Some processors have already drawn their own conclusions and overhauled their hygiene practices - ABP says it’s doubled the number of cleaners at Dalepak to 20, introduced a new 20-point cleaning regime, and now strictly segregates species in its cold store - and manufacturers of halal products that don’t have dedicated lines will be looking closely at introducing them.
Cross-contamination risk can also be reduced significantly if processors commit to processing only one species per day, but that isn’t always an option for small-scale processors.
And here’s the rub: if consumers start expecting virtually zero cross-contamination, where does that leave smaller processors or the local butcher and his mincer? They were meant to be one of the winners of the horsemeat scandal, but many measures taken by the industry to reassure consumers require deep pockets, and therefore inherently favour big suppliers and the supermarkets.
No one wants fraudsters to pass off horsemeat as beef, and companies are right to make supply chains more secure - regardless of cost. But as the industry, regulators and, ultimately, consumers draw wider conclusions from the scandal - including on cross-contamination - balancing the need for higher levels of food authenticity with having a viable, diverse meat sector will become an important priority.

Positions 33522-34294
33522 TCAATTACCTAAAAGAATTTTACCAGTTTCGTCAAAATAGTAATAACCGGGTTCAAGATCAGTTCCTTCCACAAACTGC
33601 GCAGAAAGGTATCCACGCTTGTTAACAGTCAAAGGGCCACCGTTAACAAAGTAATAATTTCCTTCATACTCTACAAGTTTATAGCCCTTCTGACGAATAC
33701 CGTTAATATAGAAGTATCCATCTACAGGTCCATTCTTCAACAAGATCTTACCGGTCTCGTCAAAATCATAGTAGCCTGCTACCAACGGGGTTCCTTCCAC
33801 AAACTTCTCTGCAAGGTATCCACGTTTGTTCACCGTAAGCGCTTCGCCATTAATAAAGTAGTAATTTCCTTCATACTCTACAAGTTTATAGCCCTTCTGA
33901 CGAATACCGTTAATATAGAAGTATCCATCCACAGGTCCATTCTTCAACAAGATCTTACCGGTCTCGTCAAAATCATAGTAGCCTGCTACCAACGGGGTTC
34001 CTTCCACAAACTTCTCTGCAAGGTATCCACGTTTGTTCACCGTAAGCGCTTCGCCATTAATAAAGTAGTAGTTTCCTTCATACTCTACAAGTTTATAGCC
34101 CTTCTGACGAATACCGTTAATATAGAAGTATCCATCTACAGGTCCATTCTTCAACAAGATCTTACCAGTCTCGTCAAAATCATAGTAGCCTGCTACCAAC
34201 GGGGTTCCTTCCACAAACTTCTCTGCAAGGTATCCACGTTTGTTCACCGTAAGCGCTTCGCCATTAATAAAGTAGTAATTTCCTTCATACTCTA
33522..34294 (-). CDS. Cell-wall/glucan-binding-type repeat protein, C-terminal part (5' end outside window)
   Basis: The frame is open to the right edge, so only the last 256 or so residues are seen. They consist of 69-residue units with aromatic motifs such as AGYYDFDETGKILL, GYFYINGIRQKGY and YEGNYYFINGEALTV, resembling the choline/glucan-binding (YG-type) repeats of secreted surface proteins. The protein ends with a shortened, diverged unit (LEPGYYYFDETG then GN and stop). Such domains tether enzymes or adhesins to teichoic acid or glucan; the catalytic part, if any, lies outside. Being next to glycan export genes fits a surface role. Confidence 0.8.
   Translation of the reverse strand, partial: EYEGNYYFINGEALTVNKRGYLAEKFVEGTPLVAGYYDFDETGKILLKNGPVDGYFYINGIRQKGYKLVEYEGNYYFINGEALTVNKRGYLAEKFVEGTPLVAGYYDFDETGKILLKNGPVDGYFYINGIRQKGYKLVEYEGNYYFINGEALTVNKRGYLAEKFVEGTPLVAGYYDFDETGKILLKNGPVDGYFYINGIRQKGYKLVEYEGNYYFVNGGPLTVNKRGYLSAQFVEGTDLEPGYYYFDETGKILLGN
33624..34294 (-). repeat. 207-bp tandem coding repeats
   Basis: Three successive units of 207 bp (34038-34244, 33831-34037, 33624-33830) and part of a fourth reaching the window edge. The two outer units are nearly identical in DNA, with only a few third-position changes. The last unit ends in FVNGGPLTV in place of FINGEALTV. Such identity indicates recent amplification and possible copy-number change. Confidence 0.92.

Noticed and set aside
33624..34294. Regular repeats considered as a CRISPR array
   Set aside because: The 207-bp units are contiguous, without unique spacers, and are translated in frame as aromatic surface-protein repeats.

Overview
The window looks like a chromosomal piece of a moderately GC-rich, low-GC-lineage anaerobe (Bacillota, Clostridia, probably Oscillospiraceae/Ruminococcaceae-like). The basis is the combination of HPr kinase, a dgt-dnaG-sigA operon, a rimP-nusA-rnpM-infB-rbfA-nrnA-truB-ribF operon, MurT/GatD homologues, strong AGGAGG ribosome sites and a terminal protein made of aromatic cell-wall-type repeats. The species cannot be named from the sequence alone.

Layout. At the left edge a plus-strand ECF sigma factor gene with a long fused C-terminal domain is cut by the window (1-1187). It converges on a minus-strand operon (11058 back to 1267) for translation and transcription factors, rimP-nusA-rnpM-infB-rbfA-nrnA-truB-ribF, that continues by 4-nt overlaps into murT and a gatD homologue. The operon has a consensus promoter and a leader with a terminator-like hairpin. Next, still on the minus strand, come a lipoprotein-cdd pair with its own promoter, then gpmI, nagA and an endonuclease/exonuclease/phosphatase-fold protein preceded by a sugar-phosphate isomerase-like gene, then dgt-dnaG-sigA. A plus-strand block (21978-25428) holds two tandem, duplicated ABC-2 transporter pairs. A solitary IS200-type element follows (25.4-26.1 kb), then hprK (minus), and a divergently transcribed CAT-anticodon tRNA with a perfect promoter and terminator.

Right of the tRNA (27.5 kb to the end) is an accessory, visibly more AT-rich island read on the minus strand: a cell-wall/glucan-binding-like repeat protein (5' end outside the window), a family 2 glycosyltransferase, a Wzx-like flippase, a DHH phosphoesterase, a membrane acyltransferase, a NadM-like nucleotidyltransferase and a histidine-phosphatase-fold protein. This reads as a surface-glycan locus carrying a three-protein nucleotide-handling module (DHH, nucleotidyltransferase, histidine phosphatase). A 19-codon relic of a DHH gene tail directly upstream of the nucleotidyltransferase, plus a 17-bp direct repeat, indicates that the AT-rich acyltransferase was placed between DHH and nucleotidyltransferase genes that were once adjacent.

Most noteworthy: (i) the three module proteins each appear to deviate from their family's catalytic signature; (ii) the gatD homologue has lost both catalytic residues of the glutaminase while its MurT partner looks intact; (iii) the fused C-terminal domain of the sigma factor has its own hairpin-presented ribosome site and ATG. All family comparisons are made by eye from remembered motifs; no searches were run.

Meat species tests: the options
Polymerase chain reaction (PCR)
What is it? When people talk about ‘DNA tests’, they mean PCR. The most sensitive test, it can detect minute amounts of DNA below 1%, but precise quantification can be a challenge. Needs to be done in a lab and isn’t cheap - upwards of £100. Results take a few days to come back, although faster tests are being developed.
What is it? Tests for proteins rather than DNA. Less sensitive than PCR, but also more affordable - tens rather than hundreds of pounds. Tests need to be done in a third-party lab, so offer more cachet and precision than fast tests. Some experts warn Elisa is more suited to primary rather than processed meats.
Elisa-based fast tests
What is it? Cheap and cheerful, it’s the equivalent of a pregnancy test. Also based on proteins, tests can be run through widely available test kits, don’t require lab use and deliver results in less than an hour - through a liquid or dipstick that changes colour. The least sensitive of all three tests, useful mainly for screening.
Horsegate: Who are the winners?
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A new era for meat supply: Trust but verify